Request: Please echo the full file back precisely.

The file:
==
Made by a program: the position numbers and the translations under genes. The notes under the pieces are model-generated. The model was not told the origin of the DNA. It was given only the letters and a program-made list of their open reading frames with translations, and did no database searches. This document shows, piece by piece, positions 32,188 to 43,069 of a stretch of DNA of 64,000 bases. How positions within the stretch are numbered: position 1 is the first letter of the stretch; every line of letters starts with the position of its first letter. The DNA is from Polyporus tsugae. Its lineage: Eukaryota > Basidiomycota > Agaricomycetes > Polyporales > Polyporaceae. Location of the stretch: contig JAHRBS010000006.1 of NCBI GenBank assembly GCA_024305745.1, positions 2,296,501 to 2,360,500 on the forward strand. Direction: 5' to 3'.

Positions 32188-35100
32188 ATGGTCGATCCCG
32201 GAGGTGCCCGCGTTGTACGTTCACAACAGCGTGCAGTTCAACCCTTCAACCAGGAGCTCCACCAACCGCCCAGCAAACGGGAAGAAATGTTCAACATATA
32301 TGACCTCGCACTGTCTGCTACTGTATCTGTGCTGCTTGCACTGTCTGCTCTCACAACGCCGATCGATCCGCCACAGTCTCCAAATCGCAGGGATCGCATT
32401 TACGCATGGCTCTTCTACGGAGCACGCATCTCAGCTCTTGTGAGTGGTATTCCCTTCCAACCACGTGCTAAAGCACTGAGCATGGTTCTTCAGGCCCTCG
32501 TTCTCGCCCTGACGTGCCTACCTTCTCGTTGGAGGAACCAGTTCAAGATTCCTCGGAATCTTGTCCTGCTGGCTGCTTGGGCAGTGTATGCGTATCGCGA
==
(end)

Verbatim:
Made by a program: the position numbers and the translations under genes. The notes under the pieces are model-generated. The model was not told the origin of the DNA. It was given only the letters and a program-made list of their open reading frames with translations, and did no database searches. This document shows, piece by piece, positions 32,188 to 43,069 of a stretch of DNA of 64,000 bases. How positions within the stretch are numbered: position 1 is the first letter of the stretch; every line of letters starts with the position of its first letter. The DNA is from Polyporus tsugae. Its lineage: Eukaryota > Basidiomycota > Agaricomycetes > Polyporales > Polyporaceae. Location of the stretch: contig JAHRBS010000006.1 of NCBI GenBank assembly GCA_024305745.1, positions 2,296,501 to 2,360,500 on the forward strand. Direction: 5' to 3'.

Positions 32188-35100
32188 ATGGTCGATCCCG
32201 GAGGTGCCCGCGTTGTACGTTCACAACAGCGTGCAGTTCAACCCTTCAACCAGGAGCTCCACCAACCGCCCAGCAAACGGGAAGAAATGTTCAACATATA
32301 TGACCTCGCACTGTCTGCTACTGTATCTGTGCTGCTTGCACTGTCTGCTCTCACAACGCCGATCGATCCGCCACAGTCTCCAAATCGCAGGGATCGCATT
32401 TACGCATGGCTCTTCTACGGAGCACGCATCTCAGCTCTTGTGAGTGGTATTCCCTTCCAACCACGTGCTAAAGCACTGAGCATGGTTCTTCAGGCCCTCG
32501 TTCTCGCCCTGACGTGCCTACCTTCTCGTTGGAGGAACCAGTTCAAGATTCCTCGGAATCTTGTCCTGCTGGCTGCTTGGGCAGTGTATGCGTATCGCGA